The correlation between education and social Issues cannot be overemphasized ever and yet the correlation is not entirely black and white. To explain this, let’s first get into defining both these very important words.
To put it simplistically, a social Issue can be defined as a hurdle or challenge within society that makes it difficult for people to achieve their full potential. This could range across many areas; few examples of global social issues could be poverty, malnutrition, unequal opportunity, unsanitary living conditions and so and so forth. Education, on the other hand, can be defined in many ways. Some define it as the act of teaching and training people, others position it as the art of inculcating moral values, positive thinking, attitude of helping and giving to society. Combine both the definitions and one cannot but see the obvious correlation that without education, the challenges posed through social issues cannot be resolved.
One of the home truths we live with is that education in India has traditionally been under the purview of the government and private institutions. Private Institutions who deliver education services through, however, are expected to do so as a non–profits organisation as the Indian education system is based on the theory that the fundamental purpose of an educational institution is to educate and not to profit out of it and that education access is a right and not to be commercialised like other market products and services. The government of India in the year 2019-20 allocated Rs 6.4 lakh crore or close to US$ 88 billion of public funds for education, per the Economic Survey. About 60% of this is towards school education and the rest towards higher education.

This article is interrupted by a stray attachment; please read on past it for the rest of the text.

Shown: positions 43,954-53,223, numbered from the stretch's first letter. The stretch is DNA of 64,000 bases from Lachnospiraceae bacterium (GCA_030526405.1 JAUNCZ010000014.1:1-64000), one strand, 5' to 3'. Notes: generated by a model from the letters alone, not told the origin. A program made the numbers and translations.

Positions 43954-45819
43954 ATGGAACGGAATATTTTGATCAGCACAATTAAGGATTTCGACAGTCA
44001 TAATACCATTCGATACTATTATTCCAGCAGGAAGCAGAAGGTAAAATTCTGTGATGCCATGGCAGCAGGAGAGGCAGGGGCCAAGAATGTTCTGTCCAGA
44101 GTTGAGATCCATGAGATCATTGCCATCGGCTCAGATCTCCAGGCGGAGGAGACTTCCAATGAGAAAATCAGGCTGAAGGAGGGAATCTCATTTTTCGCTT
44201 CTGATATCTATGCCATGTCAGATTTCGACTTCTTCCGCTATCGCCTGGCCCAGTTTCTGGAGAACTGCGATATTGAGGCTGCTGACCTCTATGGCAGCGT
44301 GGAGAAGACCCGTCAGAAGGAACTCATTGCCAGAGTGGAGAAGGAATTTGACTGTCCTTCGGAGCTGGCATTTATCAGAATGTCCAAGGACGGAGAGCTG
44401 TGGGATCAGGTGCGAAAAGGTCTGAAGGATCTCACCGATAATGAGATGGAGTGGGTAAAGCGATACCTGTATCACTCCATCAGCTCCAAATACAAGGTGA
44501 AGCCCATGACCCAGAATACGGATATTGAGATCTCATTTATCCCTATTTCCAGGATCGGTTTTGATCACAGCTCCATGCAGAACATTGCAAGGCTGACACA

Another home truth that we must know about is that one of the social issues in India is around the problems of sanitation and waste management leading to poor living conditions among many. The Swachh Bharat Abhiyan was launched to solve this issue and the main aim of the project is to create sanitation facilities for all and make India a cleaner country to live in by ensuring hygiene across the country. Budgetary allocations towards this is nearly Rs 12,000 crore every financial year and to date the government has already spent Rs 67,000 crore towards this initiative to keep India clean.
If we look at the above two home truths in context, we will soon see a strong correlation in the two. Would India have needed to have a dedicated mission towards Swachh Bharat in the first place? Could we have had a country which over the years post-Independence have had a certain equality amongst all when it came to basic living conditions, hygiene and sanitation? Could we not have had a country with less divide between the haves and the have nots? The single most critical factor that could have unturned the challenges of this particular social issue would have been better education. Could we thus have repackaged the delivery of education to make it more sustainable, entail better learning outcomes and ensure that every child is actually getting basic education that sets him or her apart from the rest when it comes to even preventing social issues that plague this country? Could we have simply saved the Rs 67,000 crore spent on Swachh Bharat if we had an improved education system? This is perhaps some food for thought for everyone.